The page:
For many years the shed was seen as a place for men to escape to and potter, or simply as a place to store those half-empty pots of paint that you always say you will get around to using. But we are increasingly seeing both the value and the potential of these small plots of real estate at the end of our gardens. DIY outlets offer special pastel shades of shed paint for that beach hut feel, Chelsea Flower Show had designer Orla Kiely kit out a shed and more of us are moving our home offices into them.
Homeowners wanting to add a little more space and some value to their home traditionally looked to the simple rear extension as the solution, but the upscale garden shed is increasingly becoming an alternative to this. The bog standard model from the DIY superstore may not set an estate agent’s pulse racing, but the log cabins, prefabricated outbuildings and modern summer houses offered by a growing number of businesses are certainly something to consider.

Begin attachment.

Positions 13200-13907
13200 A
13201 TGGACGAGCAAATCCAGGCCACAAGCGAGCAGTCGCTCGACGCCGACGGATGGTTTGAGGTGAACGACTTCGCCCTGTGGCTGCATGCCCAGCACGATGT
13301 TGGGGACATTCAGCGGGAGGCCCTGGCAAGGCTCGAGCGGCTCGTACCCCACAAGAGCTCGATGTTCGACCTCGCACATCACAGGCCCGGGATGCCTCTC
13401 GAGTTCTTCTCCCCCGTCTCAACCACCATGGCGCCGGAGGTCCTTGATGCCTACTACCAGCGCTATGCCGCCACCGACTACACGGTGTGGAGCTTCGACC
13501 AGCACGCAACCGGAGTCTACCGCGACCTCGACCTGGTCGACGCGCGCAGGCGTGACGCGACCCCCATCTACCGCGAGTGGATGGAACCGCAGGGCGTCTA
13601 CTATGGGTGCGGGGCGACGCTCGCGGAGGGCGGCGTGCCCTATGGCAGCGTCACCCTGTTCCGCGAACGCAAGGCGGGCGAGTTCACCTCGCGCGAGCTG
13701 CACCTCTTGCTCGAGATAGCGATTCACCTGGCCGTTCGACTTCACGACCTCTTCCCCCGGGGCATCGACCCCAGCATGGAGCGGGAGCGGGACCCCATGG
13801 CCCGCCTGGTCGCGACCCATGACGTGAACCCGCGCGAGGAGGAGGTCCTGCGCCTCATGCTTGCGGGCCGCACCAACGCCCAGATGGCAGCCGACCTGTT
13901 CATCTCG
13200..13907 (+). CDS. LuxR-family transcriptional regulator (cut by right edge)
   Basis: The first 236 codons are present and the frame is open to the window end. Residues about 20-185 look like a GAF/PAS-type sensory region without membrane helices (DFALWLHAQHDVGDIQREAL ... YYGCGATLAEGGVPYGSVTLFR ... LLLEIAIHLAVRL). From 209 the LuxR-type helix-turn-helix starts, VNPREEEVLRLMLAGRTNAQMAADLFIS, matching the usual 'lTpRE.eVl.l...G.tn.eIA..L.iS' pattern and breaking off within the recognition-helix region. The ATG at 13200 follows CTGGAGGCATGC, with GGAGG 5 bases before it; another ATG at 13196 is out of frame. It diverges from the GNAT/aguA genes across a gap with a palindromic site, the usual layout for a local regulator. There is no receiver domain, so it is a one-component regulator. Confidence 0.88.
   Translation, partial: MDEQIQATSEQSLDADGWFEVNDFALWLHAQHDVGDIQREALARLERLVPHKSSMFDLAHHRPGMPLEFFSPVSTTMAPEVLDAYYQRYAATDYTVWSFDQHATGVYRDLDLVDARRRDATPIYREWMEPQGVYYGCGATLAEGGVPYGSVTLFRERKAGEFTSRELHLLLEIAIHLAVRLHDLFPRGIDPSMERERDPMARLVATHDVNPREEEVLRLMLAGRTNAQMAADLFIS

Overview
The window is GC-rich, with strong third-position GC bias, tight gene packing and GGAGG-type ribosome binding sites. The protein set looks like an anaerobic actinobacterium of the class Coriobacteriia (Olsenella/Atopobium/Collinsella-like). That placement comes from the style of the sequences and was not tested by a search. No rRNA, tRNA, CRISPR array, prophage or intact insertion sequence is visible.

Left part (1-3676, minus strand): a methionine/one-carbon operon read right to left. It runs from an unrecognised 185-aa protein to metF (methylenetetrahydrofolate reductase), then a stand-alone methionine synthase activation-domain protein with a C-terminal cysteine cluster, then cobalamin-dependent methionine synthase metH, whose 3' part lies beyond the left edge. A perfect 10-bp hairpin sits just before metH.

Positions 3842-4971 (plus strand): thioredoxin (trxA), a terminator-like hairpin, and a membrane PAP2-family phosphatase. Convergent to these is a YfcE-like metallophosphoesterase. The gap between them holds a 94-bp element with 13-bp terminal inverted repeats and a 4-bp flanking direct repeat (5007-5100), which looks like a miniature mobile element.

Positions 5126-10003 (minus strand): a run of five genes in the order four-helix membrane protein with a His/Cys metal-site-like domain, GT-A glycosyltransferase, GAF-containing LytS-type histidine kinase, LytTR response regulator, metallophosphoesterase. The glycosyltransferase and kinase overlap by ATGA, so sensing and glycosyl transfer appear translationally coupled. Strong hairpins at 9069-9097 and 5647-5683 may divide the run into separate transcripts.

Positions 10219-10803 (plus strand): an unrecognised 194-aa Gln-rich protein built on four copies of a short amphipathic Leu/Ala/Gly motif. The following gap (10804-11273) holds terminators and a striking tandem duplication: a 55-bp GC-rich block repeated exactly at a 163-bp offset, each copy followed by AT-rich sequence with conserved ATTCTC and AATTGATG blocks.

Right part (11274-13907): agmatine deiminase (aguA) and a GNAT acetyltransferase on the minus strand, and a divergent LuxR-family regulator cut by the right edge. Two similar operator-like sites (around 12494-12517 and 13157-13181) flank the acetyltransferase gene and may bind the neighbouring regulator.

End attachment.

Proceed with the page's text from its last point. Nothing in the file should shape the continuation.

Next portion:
In fact many of these new businesses have even rebranded the shed as a garden room, reflecting our need to find more space at home and the fact that we won’t be sticking the lawnmower in there. Many designs offer flat roofs and there is an increasing trend towards the green roof, which means that your shed’s footprint need not be at the expense of nature and wildlife in your garden. Have a look at Tetra-Shed and Room Works for some inspiring designs.
Obviously these modern sheds cost a little more than the one that you might pick up for £99.99 at your local retail park, but the investment can change the way that you use your garden, as well as how potential buyers view your property. A high quality outdoor room will start from about £1,000, but the best are likely to cost upwards of £2,000 and can cost as much as £15,000.
Designs vary from the traditional to the modernist, with something to suit all tastes and budgets. Although, you can always commission a bespoke design from a specialist shed and garage builder if you don’t find anything that suits your needs.
A good shed supplier will be able to advise you on issues such as foundations, planning permission and getting power to you new pride and joy. But a local builder should also be able to answer your questions. In most cases you will not need planning permission for a shed, which can make it a quick, attractive and cost effective way of boosting your floorspace.